Anyone who drives knows the impact stimulus funding has had on the roads and bridges in this state. Those green and orange signs are everywhere in the state. I had the opportunity to see a new, beautifully built bridge in Clinton that replaced a 90-year old decrepit structure. But there are quieter infrastructure projects that I had the opportunity to see and their impact is just as significant. Clean water and drinking water projects are examples and the stimulus program helped fund 110 of these projects — like the desalination plant I got to see that is being built in Swansea . This plant is the first public system of its kind in the state. It involves taking salt water from the Palmer River at low tide when salinity levels are low, removing the salt to produce high quality drinking water and discharging the residue at high tide. It is vital to this seaside town which has experienced chronic water shortages.
I also had the chance to see Brockton’s new wastewater treatment plant which benefited from stimulus funds and the stimulus-funded upgrades to Pittsfield’s plant. Pittsfield’s Public Works Commissioner Bruce Collingwood told me these are the first major upgrades to the plant in nearly 40 years and he said that the improvements could result in an average energy reduction of approximately 75 percent.
All of the work in Swansea, Brockton and Pittsfield is being done by private construction contractors in an indusrty that has been particularly hard hit by this recession.
Perhaps even more significantly, these stimulus-funded projects are ensuring that companies like P. Gioioso & Sons – which is reconstructing Framingham’s sewer system as well as working on four other stimulus-funded construction projects – can stay in business. The 50-year old company was in danger of closing down but is now employing 30 people.
Stimulus funding also provided a tremendous boost to career centers across the state – enabling them to provide job seekers with incredible services and training at a time when they need it most. I saw this when I visited the Greater New Bedford Career Center and heard from its manager, Maria Grace. She told me the stimulus funds ensured that there was no cut off of services and no wait list — a relief to every one of its clients. She said that this gave her and her staff the ability to be creative, something that she said was crucial in this recession in which career centers are seeing clients with a much larger range of skills than was typical. “We were able to offer people programs to get certification, to learn other skills,” Maria told me.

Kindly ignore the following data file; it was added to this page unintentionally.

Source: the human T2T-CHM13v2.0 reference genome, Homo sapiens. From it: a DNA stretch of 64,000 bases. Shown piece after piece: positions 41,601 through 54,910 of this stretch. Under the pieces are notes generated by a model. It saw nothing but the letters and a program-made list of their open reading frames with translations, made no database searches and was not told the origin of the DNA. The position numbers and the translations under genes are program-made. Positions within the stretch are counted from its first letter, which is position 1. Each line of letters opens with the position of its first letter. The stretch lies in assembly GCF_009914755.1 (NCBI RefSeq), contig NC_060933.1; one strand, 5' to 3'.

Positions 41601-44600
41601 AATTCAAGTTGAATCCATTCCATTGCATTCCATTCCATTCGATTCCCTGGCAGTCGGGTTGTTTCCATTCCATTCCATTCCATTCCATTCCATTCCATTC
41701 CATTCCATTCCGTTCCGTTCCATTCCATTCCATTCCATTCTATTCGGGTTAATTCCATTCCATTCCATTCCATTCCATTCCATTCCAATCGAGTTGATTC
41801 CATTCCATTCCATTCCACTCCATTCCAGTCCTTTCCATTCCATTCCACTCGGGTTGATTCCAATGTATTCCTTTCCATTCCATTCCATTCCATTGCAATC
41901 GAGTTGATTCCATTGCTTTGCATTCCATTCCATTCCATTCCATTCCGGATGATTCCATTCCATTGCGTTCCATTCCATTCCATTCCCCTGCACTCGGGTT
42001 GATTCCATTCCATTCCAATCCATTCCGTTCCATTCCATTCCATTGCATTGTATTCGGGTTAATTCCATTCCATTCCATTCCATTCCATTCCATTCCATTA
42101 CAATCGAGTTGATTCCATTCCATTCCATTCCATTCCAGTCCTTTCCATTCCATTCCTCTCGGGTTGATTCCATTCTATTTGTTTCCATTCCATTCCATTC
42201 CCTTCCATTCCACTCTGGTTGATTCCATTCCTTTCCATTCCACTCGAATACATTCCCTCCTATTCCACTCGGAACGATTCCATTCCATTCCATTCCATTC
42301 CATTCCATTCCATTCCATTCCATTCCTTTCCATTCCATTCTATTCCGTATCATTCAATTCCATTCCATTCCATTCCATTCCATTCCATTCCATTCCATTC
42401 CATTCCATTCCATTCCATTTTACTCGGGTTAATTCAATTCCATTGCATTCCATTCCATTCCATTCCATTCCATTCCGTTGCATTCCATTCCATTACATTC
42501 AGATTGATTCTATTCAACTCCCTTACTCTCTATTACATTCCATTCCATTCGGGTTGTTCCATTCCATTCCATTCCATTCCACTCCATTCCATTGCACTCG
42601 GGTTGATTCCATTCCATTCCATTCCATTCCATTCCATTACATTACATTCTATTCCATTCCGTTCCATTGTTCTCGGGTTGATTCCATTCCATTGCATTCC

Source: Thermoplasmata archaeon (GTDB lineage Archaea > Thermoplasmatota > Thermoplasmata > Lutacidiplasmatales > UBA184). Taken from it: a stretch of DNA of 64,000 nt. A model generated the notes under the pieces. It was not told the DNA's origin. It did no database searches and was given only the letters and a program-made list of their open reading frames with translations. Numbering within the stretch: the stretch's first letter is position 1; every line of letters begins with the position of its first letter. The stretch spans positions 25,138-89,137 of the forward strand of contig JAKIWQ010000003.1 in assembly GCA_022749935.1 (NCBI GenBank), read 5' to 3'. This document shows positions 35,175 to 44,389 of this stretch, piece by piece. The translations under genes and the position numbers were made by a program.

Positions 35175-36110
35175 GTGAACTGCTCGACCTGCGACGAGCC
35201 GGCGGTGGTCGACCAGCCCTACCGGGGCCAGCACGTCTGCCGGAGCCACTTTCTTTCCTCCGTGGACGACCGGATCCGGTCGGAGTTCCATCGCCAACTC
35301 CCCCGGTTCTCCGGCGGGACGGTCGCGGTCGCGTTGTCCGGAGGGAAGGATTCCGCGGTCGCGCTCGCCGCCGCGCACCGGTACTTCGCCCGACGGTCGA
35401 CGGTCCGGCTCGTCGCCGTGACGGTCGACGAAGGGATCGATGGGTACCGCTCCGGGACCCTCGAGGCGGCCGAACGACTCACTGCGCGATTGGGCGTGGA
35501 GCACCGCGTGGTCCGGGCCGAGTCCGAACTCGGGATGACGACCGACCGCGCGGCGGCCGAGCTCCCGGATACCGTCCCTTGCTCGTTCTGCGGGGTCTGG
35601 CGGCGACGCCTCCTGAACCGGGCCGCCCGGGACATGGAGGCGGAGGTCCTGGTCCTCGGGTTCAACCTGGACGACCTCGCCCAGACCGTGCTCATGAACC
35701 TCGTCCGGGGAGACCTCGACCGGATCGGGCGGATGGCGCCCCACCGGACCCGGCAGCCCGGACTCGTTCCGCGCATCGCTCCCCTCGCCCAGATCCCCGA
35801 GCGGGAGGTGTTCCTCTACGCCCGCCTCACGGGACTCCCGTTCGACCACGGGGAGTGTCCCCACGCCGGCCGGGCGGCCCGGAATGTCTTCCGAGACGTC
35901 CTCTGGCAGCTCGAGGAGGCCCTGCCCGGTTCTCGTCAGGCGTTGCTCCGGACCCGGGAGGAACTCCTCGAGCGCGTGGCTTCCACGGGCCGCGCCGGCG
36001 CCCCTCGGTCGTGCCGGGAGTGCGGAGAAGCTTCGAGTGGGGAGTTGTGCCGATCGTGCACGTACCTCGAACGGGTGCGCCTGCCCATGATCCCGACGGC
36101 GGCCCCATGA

These stimulus-funded programs helped Christopher Moniz a father of two who was laid off. Christopher, a former truck driver, got his Commercial Driver’s License through the career center and is now employed.
Of course, there are those who continue to struggle and stimulus has made itself felt there as well. Across the state, stimulus has provided funds to anti poverty agencies to help these organizations in their efforts to help others. I saw this at the North Shore Community Action Programs where its stimulus grant of $1.1 million is preventing homelessness, providing financial counseling and afterschool programs, among other services. I saw this at the South Shore Community Action Council , where Pat Daly, its executive director told me her agency served over 26,000 people over the past year.
I saw this at Lynn Economic Opportunity (LEO), an anti-poverty agency that is trying to do everything it can to help address the needs of the significant indigent population in this city. Ann-Marie Karianas, the agency’s COO told me that as soon as they heard about the stimulus program everyone at the agency started planning for ways that they could put the money to good use. They definitely figured it out. Stimulus funding helped LEO hire a housing search worker to help the homeless and two health advocates to help parents and their children, a day labor program was developed and a teen anti-violence program and a whole new IT infrastructure was put in place. They got an early Head Start program going — and a new building for it — and they were able to increase their weatherization program.
And that is really what the stimulus program is about: opportunity. Opportunity for someone like Krystal McClure, who, two years ago, was living in a shelter with her then one and a half year-old daughter, and no job, no training and no prospects. She took a series of stimulus-funded courses at Action for Boston Community Development and received certification that led to a job. Krystal and her daughter are now living in her condo in Franklin Hill and she is also pursuing her Associates Degree in Early Childhood Education.
“If it wasn’t for the stimulus program, I wouldn’t have the skills I needed to get a job,” Krystal told me. “My whole class got these skills to get a job. Many of us were in shelters, have kids, there are a lot of us who are struggling to get through life like I am.”
And, on that note, I’d like to wish a very happy new year to you and yours.